Serbia says ‘nyet’ to NATO membership
Nikolic, who met Putin in the Russian capital on the weekend, stated that Serbia is “on the road” to the European Union, admitting that it will be “a long road, and we will base our relations on the rules of international law.”
He added that he wasn’t sure if Serbia would be admitted into the EU unless “we recognize the independence of Kosovo and Metohija.”
Many Serbs are ambivalent, if not outright hostile to the idea of restoring full relations with the European Union, not to mention the North Atlantic Treaty Organization (NATO). In 1999 Belgrade was on the receiving end of a massive 78-day bombing campaign by the alliance (March 24 – June 10) aimed at removing Yugoslav forces from Kosovo.
"Our constitution forbids us to abandon Kosovo and Metohija," Nikolic said.
Asked whether Belgrade would ever resort to military force to bring the breakaway regions back into the Serbian fold, Nikolic said this was not an option.
"I have often insisted that Kosovo is an inseparable part of Serbia. But this does not mean that we are willing to go to war with them. This is simply out of the question. We have suffered enough from wars. And besides, NATO remains stationed there, in that province, albeit under the UN flag.”
"Serbia will look for a solution to the Kosovo issue on conditions that are acceptable to both parties," Nikolic said, adding that this solution needs to be fully supported by the Serbian people.
NATO and Russia experienced in the last hours of the Serbian conflict what has been described as the tensest moment of their decades-long history.
On June 12, 1999, after Moscow had been denied its own peacekeeping sector in Kosovo by NATO officials, 200 Russian airborne troops made a night-time dash from Bosnia and Herzegovina all the way to Pristina, the capital of Kosovo. There, the Russians occupied the main airport and refused NATO troops entry. The incident caused a tense exchange between US NATO Commander Wesley Clark and British General Mike Jackson, who famously told Clark, “I will not start World War III for you” by confronting the Russian troops.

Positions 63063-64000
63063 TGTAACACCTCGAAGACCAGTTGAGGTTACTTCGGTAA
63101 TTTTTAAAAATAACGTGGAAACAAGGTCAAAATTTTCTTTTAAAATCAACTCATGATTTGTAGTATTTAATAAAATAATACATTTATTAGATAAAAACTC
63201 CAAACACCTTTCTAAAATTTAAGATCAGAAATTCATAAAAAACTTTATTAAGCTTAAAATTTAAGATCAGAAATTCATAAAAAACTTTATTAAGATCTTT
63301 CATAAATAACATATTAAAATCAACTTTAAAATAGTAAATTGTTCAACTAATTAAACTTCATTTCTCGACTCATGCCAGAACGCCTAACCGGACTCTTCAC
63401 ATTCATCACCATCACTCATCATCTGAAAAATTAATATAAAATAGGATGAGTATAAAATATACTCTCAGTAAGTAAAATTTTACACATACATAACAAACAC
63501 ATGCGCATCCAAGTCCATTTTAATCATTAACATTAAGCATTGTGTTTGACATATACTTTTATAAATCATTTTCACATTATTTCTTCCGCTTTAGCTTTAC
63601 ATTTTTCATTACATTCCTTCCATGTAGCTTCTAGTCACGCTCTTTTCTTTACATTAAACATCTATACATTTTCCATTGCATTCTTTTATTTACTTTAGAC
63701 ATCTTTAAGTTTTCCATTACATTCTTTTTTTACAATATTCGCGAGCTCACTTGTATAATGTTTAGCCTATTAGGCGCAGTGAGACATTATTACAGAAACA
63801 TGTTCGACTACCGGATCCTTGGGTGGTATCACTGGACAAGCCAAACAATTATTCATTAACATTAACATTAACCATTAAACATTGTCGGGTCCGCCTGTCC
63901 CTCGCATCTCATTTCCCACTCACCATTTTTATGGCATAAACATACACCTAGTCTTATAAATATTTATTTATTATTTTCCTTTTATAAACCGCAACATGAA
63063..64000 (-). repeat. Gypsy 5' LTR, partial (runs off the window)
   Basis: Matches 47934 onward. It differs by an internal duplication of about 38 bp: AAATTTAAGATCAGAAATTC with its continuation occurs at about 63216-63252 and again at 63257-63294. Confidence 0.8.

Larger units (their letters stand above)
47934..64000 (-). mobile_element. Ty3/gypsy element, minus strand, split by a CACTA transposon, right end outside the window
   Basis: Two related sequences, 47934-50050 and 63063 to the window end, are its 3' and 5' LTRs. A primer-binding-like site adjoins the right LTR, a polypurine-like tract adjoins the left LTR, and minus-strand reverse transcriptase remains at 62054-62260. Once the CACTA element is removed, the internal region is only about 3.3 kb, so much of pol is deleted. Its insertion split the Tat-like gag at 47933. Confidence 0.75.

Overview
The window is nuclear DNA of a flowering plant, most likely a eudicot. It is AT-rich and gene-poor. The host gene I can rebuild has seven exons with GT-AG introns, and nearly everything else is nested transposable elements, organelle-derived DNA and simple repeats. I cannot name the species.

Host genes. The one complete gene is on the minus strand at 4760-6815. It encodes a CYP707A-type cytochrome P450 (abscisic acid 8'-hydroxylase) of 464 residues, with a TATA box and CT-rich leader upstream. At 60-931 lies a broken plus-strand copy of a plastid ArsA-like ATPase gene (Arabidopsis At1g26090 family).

Eventually, both sides agreed that Russian peacekeepers would deploy throughout Kosovo, but independent of NATO brass.
Nikolic heaped praise on Moscow, which, he says, has never placed demands on the Serbian people.
"As for Russia, I have never heard your country demand that we abandon this province," he said.
Nikolic went on to thank Russia for supporting Serbia, while stressing that his country “would never join NATO.”
He also suggested that Putin choose a date to visit the Balkan country.
"You have earned your prestige with the way you govern Russia. And although Serbia is on a road to the EU…we will be building out our relations with Russia meanwhile," the Serbian president-elect said at the meeting in Moscow with Putin.
Commenting on his recent victory in the Serbian polls, Nikolic said the only way he could have lost the presidential election was if Putin had been his rival.
"So high is your prestige among the Serbian people," he said.
It should be noted that Serbia also ranks high on Russia's list of respected allies, which was proven by the fact that Nikolic was Putin’s first meeting with a foreign leader since being elected.
Meanwhile, Russia is ready to allocate the second loan tranche of $800 million to Serbia, Putin assured his Serbian guest.
The Russian leader said that for the loan to be granted there should be concrete technical proposals to rebuild Serbia’s aging infrastructure.
Earlier, Russia already provided a $200 million loan to Serbia in an effort to consolidate the country's budget.
Moscow's total investment in Serbia stands at $1.4 billion, Putin recalled.
As for the next tranche, the president-elect should lend impetus to government structures in order to ensure that they expedite the preparation of technical proposals, Putin said.
Putin also wished Nikolic success in implementing all his campaign promises.
"These tasks are plenty and difficult," he said.
The Russian leader mentioned that cooperation between the two countries will help deal with the various complicated problems. Putin also referred to Serbia as Russia’s “spiritual brother.”
“While Russia sees Serbia as a reliable partner in the Balkans, we are also spiritual brothers,” he said. "This is how it was, and this is how it will be."
At the end of the meeting Putin made "an unusual request" to Nikolic: "I would like to say that we have worked with your political opponent, previous president Boris Tadic, as partners for a number of years, and I am asking you to pass along our words of gratitude for the joint work," Putin said.
The Russian president invited the Serbian president-elect to visit Russia following his inauguration "at any time that is convenient for you."